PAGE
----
Artists on Artists

 In Artists & Special Collections, Robert Kipniss, Romero Britto, Roy Fairchild, Tomasz Rut, Yaacov Agam

“There is a childlike side in the work of the Dadaists, Klee, Miró, Calder and Picasso. I am trying to make things that are very, very serious, and what comes out of it is things that are quite friendly, gay, and sometimes even amusing. [Chaim] Soutine tried to work like Rembrandt, and yet there is nothing of Rembrandt in his pictures.” —Yaacov Agam


“…first and foremost Picasso [influenced me] with his exuberant structures and figures, and also the amazing Matisse with his rainbow of colors. I became familiar with these two artists through books I read in Brazil. When I moved to the United States, I was introduced to Andy Warhol, Keith Haring, and the fantastic Roy Lichtenstein.” —Romero Britto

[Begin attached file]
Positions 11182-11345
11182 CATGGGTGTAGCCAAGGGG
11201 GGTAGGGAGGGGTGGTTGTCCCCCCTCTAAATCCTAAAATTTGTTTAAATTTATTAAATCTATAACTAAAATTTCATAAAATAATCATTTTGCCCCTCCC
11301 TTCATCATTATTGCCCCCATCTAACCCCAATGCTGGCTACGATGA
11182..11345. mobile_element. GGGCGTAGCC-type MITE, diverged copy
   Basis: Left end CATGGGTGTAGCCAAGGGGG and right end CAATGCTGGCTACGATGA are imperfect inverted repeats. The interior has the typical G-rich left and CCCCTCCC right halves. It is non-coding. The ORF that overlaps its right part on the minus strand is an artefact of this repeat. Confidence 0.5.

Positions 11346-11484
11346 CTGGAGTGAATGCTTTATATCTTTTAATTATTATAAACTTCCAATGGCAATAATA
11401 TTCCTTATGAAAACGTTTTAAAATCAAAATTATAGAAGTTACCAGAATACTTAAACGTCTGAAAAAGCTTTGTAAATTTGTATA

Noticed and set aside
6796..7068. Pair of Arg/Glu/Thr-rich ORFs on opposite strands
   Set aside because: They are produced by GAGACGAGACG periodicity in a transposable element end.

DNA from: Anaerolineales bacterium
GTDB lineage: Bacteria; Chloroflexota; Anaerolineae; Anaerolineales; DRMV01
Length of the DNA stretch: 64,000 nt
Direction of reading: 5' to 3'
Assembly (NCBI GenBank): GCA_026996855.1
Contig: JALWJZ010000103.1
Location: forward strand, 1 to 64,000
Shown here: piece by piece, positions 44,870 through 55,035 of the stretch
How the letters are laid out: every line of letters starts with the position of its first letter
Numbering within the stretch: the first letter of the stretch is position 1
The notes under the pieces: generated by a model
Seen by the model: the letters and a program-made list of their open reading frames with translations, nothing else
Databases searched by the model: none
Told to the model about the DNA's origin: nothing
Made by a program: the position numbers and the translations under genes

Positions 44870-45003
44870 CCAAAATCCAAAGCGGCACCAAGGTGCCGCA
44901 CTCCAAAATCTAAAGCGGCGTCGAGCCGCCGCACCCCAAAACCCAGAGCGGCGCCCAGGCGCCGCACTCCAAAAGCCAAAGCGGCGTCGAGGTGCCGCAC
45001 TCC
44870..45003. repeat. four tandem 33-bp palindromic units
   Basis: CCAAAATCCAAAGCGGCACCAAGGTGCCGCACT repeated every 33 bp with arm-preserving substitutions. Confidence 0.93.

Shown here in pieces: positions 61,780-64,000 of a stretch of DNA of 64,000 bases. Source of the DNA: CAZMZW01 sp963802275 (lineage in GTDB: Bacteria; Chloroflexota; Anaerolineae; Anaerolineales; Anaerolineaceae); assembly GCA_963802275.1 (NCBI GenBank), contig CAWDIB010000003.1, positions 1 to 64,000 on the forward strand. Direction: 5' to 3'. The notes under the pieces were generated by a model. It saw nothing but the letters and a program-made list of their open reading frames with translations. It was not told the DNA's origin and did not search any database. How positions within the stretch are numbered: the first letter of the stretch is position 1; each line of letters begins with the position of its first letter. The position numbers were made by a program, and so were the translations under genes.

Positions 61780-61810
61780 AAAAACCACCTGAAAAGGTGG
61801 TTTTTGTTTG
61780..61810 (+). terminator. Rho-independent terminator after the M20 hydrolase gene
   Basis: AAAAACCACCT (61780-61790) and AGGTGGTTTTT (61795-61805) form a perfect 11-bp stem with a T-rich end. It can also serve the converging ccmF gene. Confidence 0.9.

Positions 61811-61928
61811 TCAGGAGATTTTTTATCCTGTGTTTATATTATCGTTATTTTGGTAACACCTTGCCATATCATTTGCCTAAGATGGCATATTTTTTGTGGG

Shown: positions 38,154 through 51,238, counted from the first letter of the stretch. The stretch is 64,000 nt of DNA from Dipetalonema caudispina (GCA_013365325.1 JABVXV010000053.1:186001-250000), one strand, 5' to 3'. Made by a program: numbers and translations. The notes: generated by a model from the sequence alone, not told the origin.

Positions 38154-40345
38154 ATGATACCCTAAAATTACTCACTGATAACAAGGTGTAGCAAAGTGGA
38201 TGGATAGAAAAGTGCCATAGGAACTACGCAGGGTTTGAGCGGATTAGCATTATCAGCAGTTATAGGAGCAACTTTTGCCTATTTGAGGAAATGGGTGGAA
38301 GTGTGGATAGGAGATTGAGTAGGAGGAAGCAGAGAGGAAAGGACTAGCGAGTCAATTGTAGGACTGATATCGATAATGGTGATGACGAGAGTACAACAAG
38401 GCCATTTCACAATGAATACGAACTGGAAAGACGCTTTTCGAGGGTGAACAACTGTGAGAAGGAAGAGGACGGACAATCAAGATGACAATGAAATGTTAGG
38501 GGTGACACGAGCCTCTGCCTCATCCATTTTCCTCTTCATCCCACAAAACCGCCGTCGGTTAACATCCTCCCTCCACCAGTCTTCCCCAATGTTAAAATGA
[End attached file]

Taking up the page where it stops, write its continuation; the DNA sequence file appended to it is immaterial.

“Frankly, if Picasso himself wanted to teach me, I don’t think I would have wanted to study with him because I didn’t want to be a little Picasso. I wanted to fail or succeed strictly on my own terms. If you want to find that uniqueness in your work, you have to invent a way of expressing it; you have to find out how to do it. You invent how to do it.” —Robert Kipniss


“Missa Breve,” (2005), Tomasz Rut

“Some people adore Picasso, some hate him. Some swear by Pollack, and some say all art is dead besides Michelangelo. But whatever the form art manifests itself in, it is quality of what it communicates that gives art its impact. I look for inspiration in classical art. My paintings give people the ability to learn, respond, and feel comfortable with the classics.” —Tomasz Rut

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